In his presentation, Shyam Singam, FRCSI, Associate Specialist ENT Surgeon, Torbay Hospital, Devon, UK, observed that certain medical comorbidities can increase operating time, delay wound healing and increase postoperative morbidity. He noted that patients with chronic soft tissue inflammation and thickening around the abutment respond well when changed to a longer abutment. In his study, 25 participants underwent bone anchored surgery without soft tissue reduction, using 8.5 mm abutments and Ponto 9 mm and 12 mm abutments. The study results to date have been promising with consistently good outcomes including decreased operating time and decreased postoperative morbidity.
Avi Goldfarb, MD of the Edith Wolfson Medical Center, Holon, Israel, discussed ultrasonography as a method to more accurately assess skin thickness in patients undergoing bone anchored implantation surgery. In addition to providing improved accuracy over transcutaneous needle assessment, the non-invasive ultrasonography enables surgeons to pre-plan and order an appropriate length abutment prior to surgery. Dr. Goldfarb used Ponto abutments in his study and concluded that implant and abutment design and selection are of great importance in clinical practice when applying new developments, such as tissue preservation, and provide significant benefits for the patients, including minimal soft tissue trauma with reduced numbness and scar tissue formation, quicker healing and improved cosmetic results.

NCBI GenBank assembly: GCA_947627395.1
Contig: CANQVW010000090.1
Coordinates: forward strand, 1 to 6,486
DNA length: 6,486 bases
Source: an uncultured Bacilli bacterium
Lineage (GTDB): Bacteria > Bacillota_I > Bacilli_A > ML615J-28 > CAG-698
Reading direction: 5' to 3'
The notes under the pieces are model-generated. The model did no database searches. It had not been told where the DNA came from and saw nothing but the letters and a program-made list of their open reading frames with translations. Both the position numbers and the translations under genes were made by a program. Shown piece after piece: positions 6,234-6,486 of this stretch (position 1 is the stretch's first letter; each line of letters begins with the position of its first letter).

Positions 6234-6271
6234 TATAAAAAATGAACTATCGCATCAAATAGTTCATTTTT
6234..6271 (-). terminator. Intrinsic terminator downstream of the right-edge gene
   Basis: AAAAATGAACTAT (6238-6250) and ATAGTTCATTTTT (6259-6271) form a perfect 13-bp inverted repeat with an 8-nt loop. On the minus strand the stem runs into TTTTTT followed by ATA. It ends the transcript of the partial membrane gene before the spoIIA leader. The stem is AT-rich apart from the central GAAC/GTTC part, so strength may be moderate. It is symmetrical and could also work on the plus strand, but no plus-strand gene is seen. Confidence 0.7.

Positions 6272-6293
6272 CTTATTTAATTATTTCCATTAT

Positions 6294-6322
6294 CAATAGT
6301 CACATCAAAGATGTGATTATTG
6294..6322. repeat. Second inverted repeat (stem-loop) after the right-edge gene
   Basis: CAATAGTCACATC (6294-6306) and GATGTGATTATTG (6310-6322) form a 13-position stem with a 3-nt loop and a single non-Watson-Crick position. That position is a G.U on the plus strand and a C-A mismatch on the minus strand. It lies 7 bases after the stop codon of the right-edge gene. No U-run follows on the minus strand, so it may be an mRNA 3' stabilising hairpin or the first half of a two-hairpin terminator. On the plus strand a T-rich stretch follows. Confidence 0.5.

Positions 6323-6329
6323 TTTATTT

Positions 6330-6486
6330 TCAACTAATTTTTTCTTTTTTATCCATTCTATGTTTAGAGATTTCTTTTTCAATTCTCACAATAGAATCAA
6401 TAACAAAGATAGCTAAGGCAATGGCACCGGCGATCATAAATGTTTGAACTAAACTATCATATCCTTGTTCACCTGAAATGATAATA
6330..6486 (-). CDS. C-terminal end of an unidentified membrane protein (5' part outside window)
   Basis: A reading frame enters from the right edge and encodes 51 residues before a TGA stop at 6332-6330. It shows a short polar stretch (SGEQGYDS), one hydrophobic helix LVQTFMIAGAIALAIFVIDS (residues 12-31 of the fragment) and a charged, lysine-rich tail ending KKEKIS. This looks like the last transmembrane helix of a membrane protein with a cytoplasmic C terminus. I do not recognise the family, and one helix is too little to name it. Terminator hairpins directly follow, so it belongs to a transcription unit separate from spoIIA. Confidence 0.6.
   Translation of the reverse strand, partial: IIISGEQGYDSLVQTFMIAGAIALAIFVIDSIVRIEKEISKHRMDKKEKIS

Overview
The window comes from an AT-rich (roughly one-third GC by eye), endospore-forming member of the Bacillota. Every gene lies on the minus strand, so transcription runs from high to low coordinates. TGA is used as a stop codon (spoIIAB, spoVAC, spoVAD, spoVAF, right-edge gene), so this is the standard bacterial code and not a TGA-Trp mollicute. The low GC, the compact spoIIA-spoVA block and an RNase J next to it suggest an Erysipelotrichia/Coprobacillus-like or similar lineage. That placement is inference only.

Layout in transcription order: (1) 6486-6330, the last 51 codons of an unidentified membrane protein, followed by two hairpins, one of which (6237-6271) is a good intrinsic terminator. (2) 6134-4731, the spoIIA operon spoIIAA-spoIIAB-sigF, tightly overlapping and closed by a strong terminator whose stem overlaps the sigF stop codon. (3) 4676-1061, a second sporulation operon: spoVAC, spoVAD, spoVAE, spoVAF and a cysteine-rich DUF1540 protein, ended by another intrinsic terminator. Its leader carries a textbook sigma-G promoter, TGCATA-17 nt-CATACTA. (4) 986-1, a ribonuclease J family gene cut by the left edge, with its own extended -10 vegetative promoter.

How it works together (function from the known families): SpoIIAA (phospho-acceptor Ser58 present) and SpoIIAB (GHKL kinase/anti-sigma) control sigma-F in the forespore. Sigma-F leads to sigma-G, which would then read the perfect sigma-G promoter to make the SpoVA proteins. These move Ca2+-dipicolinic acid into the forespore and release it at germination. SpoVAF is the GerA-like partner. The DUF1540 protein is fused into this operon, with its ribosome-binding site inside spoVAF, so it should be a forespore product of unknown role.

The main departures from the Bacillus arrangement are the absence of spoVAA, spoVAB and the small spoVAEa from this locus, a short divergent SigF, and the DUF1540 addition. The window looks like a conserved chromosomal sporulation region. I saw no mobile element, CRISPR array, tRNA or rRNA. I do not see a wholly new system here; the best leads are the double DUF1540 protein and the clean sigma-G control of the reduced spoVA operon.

“We came away from the conference energized by the positive response of hearing healthcare professionals to the new choices and new possibilities Oticon Medical offers in hearing implant systems and in tissue preservation and other surgical techniques,” stated Olsen. “Our goal is to continue to provide the advanced technology, quality service, support and training our professional partners need to optimize lifelong patient outcomes – now and in the future.”